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Detection of Late Complications After Endovascular Abdominal Aortic Aneurysm Repair and Implications for Follow-up

      Introduction: Endovascular aneurysm repair (EVAR) is associated with risk of late complications, and requires follow-up. The frequency of follow-up and the optimal imaging modality(ies) for detection of post-EVAR complications is, however, a matter of debate. This study assesses post-EVAR complications and reinterventions in a two-center cohort. The study hypothesis was that a majority of post-EVAR complications are either symptomatic, or can be detected with ultrasound surveillance alone.
      Methods: All EVAR patients from 1998-2012 in two centers were included (follow-up routine: post-EVAR imaging at 1, 6, 12 months, and annually thereafter). Preoperative clinical and anatomical parameters, operative data and long-term outcome were assessed. Post-EVAR complications were classified based on if they were symptomatic or imaging detected. For patients who had undergone ultrasound (DUS) and computed tomographic angiography (CTA) imaging within three months from each other, kappa coefficient of agreement was assessed.
      Results: Some 454 patients treated with EVAR were identified, with a mean follow-up of 4.9 (range 0-18) years, 118 patients (26%) developed 176 complications, 42 had more than one complication. There was no difference in preoperative parameters between patients with or without complications. One-hundred-and-six (60.2%) of the complications were asymptomatic imaging detected, and 70 (39.8%) were symptomatic; 39.2 % occurred during the first year post-EVAR, 25.6 % during years 2-3, and 19.9 % during years 4-5. Forty-four percent of asymptomatic complications were primarily detected with DUS. Two-hundred-fifty three patients had imaging with the both modalities within 3 months from each other; the kappa coefficient for agreement between CTA and ultrasound for detecting clinically significant complications was 0.91. Ultrasound failed to detect three type I endoleaks, all three had short sealing in the first postoperative CTA.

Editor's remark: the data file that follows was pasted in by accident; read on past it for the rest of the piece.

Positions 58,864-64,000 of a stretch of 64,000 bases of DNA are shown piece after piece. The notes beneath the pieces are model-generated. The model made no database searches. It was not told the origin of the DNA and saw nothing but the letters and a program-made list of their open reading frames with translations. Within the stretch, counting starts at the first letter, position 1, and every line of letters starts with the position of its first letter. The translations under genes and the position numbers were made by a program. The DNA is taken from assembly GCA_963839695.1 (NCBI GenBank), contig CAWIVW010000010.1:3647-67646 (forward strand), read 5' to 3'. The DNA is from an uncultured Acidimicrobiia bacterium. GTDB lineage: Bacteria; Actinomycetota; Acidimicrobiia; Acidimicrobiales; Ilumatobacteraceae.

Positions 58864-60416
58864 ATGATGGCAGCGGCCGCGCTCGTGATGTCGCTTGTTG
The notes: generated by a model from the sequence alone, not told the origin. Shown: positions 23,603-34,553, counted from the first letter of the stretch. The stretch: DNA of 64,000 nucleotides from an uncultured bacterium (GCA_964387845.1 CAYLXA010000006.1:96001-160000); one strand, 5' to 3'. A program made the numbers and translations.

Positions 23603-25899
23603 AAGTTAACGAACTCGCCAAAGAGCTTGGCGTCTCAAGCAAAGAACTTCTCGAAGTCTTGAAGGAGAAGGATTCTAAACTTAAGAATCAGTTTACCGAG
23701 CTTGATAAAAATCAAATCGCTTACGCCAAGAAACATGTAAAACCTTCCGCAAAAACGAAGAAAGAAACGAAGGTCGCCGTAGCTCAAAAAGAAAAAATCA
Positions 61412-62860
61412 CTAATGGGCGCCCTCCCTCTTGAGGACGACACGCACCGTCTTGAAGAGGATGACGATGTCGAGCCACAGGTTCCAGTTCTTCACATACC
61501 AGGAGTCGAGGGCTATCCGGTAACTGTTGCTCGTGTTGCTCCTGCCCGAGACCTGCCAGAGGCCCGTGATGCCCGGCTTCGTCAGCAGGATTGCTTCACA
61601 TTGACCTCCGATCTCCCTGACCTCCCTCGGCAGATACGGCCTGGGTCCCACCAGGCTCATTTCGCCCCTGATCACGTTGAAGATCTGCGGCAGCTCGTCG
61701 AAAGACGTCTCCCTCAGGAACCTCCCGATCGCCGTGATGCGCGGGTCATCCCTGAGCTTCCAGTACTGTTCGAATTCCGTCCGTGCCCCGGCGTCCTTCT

Conclusion: Approximately one fourth of the patients developed post-EVAR complications, the majority of which were asymptomatic and imaging detected, underlining the importance of adequate surveillance. There was a good agreement between CTA and ultrasound in detecting complications, with a high negative predictive value for ultrasound, indicating that follow-up with the DUS, as the primary surveillance strategy after EVAR is safe in patients with adequate sealing measured on the first postoperative CTA.

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